In the present study, three materials of AL6061, HSLA and Q195 were studied experimentally to make a confirmation of the effect of unloading and reloading on a stress-strain curve during tensile deformation. Comparative tests were designed to contrast the change of strain-stress curve conducted by unloading position and times. And the total elongation and stress change would be regarded as two important metrics. In order to learn the influence of those two factors further and establish constitutive correction functions, several supplementary experiments of medium manganese steel were planned and corresponding correction functions of its stress-strain relationship were established by numerical analysis which would have great importance in the study of enhancing stretching forming of metallic materials.
2.1. Experimental Description
The experiments of the effect of the unloading positions and unloading times were tested in AL6061 (an aluminum alloy), HSLA350 (a high strength low alloy steel), Q195 (a structural carbon steel), medium manganese steel (a high strength steel), respectively. The dimensions of the materials shown in Figure 1 were designed according to the national standards and the specimens were designed with rectangular cross-section. The sheet metals were cut into small rectangular pieces using a mechanical shearing machine along the rolling direction (RD) and then finished by wire electric discharge machining (WEDM). And the burrs along the edge were smoothed with sandpaper before the experiments.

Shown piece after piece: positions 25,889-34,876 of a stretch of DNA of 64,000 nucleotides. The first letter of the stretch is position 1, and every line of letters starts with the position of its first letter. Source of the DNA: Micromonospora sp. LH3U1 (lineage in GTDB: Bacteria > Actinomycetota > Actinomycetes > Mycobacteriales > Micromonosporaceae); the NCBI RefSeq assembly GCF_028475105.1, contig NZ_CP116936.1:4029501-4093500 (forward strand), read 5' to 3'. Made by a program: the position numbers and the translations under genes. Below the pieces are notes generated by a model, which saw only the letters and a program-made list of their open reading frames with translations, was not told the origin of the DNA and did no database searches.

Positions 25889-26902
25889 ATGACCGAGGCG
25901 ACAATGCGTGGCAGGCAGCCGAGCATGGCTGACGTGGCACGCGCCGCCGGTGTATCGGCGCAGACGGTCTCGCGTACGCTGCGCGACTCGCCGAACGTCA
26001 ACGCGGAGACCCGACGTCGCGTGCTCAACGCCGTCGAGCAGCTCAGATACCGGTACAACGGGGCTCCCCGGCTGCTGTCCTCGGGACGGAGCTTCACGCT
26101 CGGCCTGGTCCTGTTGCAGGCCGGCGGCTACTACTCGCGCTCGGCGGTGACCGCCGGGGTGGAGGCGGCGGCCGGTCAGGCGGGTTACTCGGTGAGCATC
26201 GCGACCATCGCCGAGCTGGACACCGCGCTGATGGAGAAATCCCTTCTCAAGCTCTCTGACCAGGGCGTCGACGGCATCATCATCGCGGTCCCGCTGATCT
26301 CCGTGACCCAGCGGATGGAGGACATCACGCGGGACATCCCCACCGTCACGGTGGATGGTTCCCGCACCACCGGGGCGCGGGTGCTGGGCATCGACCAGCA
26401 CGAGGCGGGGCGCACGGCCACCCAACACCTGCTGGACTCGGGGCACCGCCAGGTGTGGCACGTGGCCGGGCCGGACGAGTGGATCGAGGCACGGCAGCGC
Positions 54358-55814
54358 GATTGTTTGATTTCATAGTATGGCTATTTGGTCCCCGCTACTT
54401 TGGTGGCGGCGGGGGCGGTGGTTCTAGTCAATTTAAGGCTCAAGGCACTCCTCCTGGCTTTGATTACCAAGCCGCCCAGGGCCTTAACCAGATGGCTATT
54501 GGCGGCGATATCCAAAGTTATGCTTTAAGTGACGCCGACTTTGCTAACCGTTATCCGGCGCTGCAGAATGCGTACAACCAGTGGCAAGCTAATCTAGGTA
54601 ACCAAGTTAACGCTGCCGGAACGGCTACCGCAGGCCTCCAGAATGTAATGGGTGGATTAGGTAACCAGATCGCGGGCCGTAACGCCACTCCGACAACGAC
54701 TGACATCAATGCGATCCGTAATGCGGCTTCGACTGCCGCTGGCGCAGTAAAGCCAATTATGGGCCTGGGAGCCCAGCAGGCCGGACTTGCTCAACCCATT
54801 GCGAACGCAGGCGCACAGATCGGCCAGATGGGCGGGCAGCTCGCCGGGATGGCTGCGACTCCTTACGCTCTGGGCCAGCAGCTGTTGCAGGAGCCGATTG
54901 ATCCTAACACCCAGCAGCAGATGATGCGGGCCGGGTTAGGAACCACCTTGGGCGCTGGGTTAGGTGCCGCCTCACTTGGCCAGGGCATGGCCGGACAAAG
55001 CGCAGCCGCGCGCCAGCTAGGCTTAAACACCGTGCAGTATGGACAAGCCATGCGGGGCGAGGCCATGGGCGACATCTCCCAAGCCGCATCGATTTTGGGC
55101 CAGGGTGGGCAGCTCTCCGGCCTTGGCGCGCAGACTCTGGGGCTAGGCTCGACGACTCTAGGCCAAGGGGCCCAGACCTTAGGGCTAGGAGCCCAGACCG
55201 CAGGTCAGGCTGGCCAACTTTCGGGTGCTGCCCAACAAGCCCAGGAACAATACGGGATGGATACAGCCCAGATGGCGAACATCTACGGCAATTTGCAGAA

All the materials were tested at the same constant rate and other conditions. The tensile tests were performed on a 100 kN servo electric universal testing machine (UTM5105 manufactured by Suns). An electronic extensometer (25 mm gage length and 50% strain range) was used to measure the strains.
2.2. Experimental Scheme
All the experiments were designed by controlling variables at room temperature and it would merely be affected by unloading position and times with other external conditions being kept the same objectively. The experiment of uniaxial monotonic loading was designed as a reference group while other comparative
Figure 1. (a) Dimensions of Q195 and AL6061 tensile test specimen. (b) Dimensions of HSLA350 and medium manganese steel tensile test specimen.